In the Real World, Who Cares about Search Plus?
In case you missed it because you're at CES, or getting ready for NRF, or heads down after the holidays, Google rolled out its deepest level of integration of Google+ -- content and social signals from Circles, +1's and reshares -- to core Google search results to date. The bottom line, as Danny Sullivan put it, is that it's the next level of personalized and universal search.
But questions immediately began about whether Google went too far, taking advantage of its search monopoly to force Google+ results onto people, in some cases overwhelming results from across the web so as to make results confusing and almost too narrow. The screen shots below show the difference between old and new Google search.
The spectator sport was around Twitter sniping at Google for basing social results on Google+ and ignoring Twitter, and Google sniping back. The tech blogosphere went crazy and raised the specter of anti-trust investigation. And the pom-poms came out with other social media bloggers.
Do Most of Us Care?
My immediate question when the news first broke was, based upon the fact that searchers have to be logged into a Google account AND have a Google+ profile to see these changes, how many people does this really affect? I tried to research any data that may show the percentage of total Google search performed where these two conditions are met and couldn't find any.
The closest information I could find was from SEOmoz last October that showed that less than 15% of its search referral traffic was affected by a change by Google where it is no longer passing keyword information for searchers that are logged in and therefore search via https://www.google.com. I'm not saying this is a proxy for the amount of logged-in searchers overall, but it suggests the number is pretty low.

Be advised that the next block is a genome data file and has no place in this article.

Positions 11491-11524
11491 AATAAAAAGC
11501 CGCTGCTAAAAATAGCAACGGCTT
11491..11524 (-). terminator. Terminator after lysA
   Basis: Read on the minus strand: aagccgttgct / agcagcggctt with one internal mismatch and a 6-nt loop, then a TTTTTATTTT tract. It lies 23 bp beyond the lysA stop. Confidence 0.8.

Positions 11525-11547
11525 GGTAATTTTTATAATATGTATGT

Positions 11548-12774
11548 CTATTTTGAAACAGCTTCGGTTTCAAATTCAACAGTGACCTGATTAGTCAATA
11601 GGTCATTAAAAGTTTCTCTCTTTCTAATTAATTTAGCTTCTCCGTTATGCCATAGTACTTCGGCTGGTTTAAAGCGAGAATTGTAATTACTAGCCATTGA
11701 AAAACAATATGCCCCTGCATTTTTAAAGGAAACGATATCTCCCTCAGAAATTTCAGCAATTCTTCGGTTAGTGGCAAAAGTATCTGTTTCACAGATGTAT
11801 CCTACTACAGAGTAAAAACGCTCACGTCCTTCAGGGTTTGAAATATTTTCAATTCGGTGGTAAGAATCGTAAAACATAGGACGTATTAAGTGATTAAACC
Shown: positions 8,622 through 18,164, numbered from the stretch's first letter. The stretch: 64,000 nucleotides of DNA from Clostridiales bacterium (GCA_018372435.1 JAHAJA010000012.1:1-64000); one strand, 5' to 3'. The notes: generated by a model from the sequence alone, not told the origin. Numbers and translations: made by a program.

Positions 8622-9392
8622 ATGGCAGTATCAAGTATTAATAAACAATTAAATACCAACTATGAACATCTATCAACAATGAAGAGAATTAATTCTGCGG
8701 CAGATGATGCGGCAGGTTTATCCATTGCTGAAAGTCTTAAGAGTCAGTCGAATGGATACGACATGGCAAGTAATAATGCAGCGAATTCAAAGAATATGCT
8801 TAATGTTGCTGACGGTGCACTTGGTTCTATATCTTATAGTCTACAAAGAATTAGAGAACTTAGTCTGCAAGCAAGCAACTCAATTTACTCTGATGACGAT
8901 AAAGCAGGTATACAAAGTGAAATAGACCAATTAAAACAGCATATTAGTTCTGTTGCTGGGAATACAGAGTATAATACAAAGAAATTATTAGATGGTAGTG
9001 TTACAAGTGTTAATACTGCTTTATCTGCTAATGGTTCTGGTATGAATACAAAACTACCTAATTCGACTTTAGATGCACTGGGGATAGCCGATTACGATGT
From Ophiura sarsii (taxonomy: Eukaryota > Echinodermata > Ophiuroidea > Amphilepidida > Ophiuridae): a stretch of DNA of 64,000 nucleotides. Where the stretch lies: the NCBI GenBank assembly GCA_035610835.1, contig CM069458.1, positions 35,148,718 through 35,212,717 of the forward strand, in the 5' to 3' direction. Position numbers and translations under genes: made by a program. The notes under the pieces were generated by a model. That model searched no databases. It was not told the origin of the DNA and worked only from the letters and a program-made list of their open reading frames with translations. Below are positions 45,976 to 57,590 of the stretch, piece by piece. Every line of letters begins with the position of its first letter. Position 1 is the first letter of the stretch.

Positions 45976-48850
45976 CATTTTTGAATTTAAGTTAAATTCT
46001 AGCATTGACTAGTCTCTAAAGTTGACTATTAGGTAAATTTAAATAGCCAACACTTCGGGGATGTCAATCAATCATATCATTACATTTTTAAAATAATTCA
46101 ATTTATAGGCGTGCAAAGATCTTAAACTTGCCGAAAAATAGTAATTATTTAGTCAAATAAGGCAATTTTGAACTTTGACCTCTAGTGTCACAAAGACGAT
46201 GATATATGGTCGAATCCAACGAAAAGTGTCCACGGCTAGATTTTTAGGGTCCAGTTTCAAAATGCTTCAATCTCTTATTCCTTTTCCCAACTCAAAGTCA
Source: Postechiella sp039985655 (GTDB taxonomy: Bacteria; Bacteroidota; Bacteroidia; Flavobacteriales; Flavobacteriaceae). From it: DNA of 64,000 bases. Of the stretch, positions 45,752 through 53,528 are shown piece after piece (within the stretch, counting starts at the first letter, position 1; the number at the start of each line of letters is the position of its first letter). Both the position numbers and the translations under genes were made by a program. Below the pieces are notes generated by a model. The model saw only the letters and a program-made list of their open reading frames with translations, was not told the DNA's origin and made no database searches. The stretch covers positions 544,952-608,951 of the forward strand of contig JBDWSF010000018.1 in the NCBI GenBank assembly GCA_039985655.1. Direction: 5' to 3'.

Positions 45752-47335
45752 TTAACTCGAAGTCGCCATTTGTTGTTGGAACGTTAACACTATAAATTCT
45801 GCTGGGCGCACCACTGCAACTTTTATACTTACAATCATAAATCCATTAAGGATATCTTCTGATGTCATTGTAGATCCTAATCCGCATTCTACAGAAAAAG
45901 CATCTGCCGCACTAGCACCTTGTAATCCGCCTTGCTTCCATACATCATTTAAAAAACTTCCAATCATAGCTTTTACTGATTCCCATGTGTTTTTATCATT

It stands to reason that the vast majority of people that use Google see unpersonalized search results (with the exception of perhaps "web history" cookie information). Also, for Google+ personalized results to make an impact, those with G+ need to actually use it, and there are lots of reports that while 40-50 million have signed up, usage is choppy.
PR and Marketing Impact?
It is plainly obvious that Search plus Your World is another way that Google is enticing people to sign up for Google+. It remains to be seen whether it will be enough, or if people are too locked in to Facebook or Twitter.
The potential PR and marketing impact is noteworthy, and Forrester's Melissa Parrish enumerated it very well yesterday. For this reason, companies shouldn't dismiss it outright. To start with, search Google+ using both your brands and your target buyers' titles as keywords to see how prominent and active customers and prospective customers are using it. Also consider key influencers (media, analysts, bloggers).
If there is a good amount of quality discussions there, create a branded Google+ page and make it part of your content publishing strategy. This gives those talking about you the opportunity to connect, follow you, share your content and interact. It also feeds the Google+ data into Google Search Plus results for those using it.
I agree with Parrish that it's not time to take resources away from other social initiatives, so unless your community is active on Google+, for now it is OK to lean towards a wait-and-see approach.
What is your reaction to Google search changes? Too personalized? Enough to make you create a profile or turn you away?